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On this the Deepwater Horizon Anniversary of the worst oil spill in United States history that of the Transocean  BP drill platform in the Gulf of Mexico.  The response to which was less than steller by a United States Coast Guard which repeated all the mistakes of the Exxon Valdez disaster plus adding in a few new ones - the Media had a field day and still are from anniversary coverage.  Since the USCG became part of the Department of Homeland Security their added missions seem to have overwhelmed the original purpose of having a USCG.  We now have RHIB's manned by young bosun's mates not yet of legal drinking age racing around with powerful weapons and flashbangs playing at being maritime law enforcement officers.  In recruiting areas well known to seafarers and boaters one can add in latino machismo to the volatile mix of youth, inexperience, weapons and gungho-oorah this latter encouraged by those in command.  It is hard to pay very much attention to some kid in a uniform consisting of navy-blue combat fatigues and paratrooper boots who has no idea how to address and speak to a boater with more experience than he/she has years of age.  Because they are in this confrontational style uniform they need education on how to approach, address, inform boaters and others of a situation and then resolve it in a professional manner.  It is clear that at present they do not have these skills and quickly by their attitude and uniform style increase any tension instead of easing it.  Sadly on approaching an Officer one finds similar attire, attitude and is usually met with superiority, thus the respect level for the USCG is dropping rapidly.  The USCG Auxilary, which the general boating public comes in contact with at marinas and launching ramps, is similarily uniformed but not armed.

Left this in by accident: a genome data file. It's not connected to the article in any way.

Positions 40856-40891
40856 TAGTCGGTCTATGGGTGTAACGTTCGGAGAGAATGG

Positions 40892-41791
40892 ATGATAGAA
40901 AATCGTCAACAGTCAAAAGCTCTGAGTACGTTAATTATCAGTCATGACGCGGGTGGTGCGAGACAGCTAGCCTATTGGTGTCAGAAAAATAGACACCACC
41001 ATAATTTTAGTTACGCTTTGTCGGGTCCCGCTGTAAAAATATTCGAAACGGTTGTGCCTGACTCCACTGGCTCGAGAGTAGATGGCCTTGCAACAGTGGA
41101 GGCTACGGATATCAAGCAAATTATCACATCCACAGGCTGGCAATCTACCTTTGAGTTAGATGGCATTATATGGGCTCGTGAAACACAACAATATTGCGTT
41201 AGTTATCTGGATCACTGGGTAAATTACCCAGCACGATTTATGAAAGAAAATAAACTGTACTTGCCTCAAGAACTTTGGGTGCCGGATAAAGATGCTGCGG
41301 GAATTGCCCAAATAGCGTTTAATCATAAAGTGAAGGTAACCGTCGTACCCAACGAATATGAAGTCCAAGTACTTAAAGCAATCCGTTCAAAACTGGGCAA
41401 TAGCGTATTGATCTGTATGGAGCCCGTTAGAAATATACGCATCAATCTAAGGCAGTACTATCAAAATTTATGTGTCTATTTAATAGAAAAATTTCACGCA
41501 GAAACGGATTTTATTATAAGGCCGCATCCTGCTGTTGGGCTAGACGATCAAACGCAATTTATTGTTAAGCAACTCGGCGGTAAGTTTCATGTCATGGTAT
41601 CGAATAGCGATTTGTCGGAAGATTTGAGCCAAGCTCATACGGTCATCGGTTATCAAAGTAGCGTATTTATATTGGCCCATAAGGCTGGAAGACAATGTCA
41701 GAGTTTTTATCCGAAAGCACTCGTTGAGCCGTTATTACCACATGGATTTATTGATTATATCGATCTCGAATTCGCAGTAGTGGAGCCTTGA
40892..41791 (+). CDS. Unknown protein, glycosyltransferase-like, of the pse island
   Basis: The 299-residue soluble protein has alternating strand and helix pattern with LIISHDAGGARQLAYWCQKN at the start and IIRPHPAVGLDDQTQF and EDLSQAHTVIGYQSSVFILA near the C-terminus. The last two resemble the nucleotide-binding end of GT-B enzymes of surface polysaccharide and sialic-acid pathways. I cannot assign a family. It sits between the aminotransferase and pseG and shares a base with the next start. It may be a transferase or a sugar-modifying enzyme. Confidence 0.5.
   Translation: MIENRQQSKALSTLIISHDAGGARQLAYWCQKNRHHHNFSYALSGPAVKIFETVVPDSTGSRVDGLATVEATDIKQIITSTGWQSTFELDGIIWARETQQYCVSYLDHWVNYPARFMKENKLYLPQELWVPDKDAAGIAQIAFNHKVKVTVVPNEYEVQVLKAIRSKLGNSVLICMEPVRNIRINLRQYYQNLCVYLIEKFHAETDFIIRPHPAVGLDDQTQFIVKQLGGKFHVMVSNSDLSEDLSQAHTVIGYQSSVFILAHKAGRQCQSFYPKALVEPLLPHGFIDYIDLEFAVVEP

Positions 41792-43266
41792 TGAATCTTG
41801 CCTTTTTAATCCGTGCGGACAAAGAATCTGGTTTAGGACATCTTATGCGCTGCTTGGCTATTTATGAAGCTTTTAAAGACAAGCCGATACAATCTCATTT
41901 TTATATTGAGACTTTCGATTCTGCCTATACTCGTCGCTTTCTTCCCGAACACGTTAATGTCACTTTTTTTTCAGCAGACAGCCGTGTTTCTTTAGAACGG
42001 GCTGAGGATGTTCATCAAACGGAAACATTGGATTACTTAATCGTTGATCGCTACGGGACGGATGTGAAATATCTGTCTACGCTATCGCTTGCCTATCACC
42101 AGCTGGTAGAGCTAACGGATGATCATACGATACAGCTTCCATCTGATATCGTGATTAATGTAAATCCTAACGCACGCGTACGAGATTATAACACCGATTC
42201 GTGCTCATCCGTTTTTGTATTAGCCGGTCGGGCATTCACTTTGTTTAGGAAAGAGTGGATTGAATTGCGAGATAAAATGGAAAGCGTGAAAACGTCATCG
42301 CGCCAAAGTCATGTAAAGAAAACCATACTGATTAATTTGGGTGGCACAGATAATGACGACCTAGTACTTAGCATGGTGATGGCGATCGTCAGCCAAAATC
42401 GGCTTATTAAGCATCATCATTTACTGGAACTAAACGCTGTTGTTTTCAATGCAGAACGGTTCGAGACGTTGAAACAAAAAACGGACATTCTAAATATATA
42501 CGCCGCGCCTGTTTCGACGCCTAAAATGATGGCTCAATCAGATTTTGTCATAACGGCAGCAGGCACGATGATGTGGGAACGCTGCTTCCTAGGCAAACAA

When USCG are involved in boating accidents, as we have seen recently, they are excused by their peers in the USCG jury, even when deaths have occurred, to a point of miscarriage of justice.

With this background is it any wonder since the USCG are the Flag State and Port State enforcers of international maritime safety rules and regulations in the United States that a change has occurred. 

The Det Norske Veritas (DNV) President Tor E. Svensen stated:

"Year on year improvement in ship safety is now turning into a negative trend.  This is extremely  worrying and requires a stronger focus on competence development both onboard and onshore.  Statistics show that the accident frequency has started rising from a historic low.  This trend is supported by increased pay-out from insurance companies.  Technology, rules and compliance will never bring us to the expected level of safety without focusing stronger on the human element."

Of course his remarks were addressed to a worldwide trend thus includes the United States which with a little effort could be a leading example to maritime nations.  The recent grounding of the MS Oliva on Spinners Point in the Tristan da Cunha Group is perhaps an indication of how far basic skills and safety have sunk to.  When a vessel can end up so far out of position in the middle of this island group on a course from Santos, Brazil to the Cape of Good Hope, South Africa is unbelievable, fails any navigational explanation and boggles the mind of any seafarer with just basic experience.  Adding this DNV report on the safety shambles to the debacle of the counter piracy efforts one can see that these are not good times for either world trade or seafarers.

Good Watch.

Please remember the seafarers held captive by pirates off Somalia - let us work with India to free them.


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The older vessels saw unbelievable service and value for money the first being commissioned in 1979 and continued through the '80's and 90's into the 21st. Century.  During those years in addition to patrolling the stormy seas around the rugged Irish coast they made passages across the Western Ocean to the United States and Canada, south to South America as far as Argentina, and east to Asia as far as Korea.  Such passages are really remarkable for such small vessels and show the competence of Irish seafarers who as Naval Officers and Merchant Marine Officers train together.

Good Watch.